Dried Fruit Annual 2009 in China

An Expert's View about Agriculture and Animal Husbandry in China

Posted on: 9 Mar 2010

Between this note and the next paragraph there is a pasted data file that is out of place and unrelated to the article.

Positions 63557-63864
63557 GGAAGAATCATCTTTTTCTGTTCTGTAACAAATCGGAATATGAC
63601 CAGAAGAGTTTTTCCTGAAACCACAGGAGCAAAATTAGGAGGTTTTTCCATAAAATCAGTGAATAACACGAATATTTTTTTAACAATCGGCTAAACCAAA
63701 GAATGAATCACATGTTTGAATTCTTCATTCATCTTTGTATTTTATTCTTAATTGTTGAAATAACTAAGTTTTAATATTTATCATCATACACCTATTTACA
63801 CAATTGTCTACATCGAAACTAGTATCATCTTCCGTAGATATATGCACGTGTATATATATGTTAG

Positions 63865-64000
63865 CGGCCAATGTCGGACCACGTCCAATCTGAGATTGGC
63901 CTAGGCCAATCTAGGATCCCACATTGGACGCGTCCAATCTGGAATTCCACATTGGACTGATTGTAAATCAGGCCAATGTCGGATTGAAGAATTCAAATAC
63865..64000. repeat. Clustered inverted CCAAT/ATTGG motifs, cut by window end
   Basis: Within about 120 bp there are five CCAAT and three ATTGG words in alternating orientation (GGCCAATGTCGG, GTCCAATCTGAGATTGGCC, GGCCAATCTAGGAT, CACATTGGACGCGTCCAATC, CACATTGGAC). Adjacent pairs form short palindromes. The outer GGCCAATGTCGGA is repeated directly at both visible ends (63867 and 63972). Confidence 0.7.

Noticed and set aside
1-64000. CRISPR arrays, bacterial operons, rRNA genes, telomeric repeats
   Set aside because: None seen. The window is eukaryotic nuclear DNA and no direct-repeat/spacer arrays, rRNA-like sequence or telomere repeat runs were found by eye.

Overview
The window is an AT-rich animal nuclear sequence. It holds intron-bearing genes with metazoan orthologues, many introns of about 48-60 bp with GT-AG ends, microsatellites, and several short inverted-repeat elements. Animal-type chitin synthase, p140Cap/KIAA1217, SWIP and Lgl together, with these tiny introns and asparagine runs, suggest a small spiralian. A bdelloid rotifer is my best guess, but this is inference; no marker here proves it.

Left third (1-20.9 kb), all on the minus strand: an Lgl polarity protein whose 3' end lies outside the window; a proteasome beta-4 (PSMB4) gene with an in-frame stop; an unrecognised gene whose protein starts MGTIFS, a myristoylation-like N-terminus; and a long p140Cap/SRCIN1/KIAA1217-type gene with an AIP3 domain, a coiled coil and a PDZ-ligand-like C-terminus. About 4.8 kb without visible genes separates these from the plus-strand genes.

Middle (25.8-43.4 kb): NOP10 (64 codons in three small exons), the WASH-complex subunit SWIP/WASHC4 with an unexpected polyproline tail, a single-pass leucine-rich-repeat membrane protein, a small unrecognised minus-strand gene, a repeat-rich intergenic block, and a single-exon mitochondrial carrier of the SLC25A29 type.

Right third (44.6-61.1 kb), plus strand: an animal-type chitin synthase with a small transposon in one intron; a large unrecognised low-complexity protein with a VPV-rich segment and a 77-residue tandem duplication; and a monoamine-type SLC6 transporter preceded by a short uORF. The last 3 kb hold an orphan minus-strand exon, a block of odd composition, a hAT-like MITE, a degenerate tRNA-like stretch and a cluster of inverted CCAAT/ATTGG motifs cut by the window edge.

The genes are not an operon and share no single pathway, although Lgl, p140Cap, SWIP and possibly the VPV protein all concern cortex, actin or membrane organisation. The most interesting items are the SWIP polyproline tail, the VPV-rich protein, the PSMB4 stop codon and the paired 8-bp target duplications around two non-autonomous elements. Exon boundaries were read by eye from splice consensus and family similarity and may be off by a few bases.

MY 2009/10, China’s raisin production is estimated at 155,000 metric tons (MT) because of favorable weather and expanded acreage. China’s raisin imports and exports are forecast at 13,000 MT and 35,000 MT, a 13 and 20 percent increase from last year.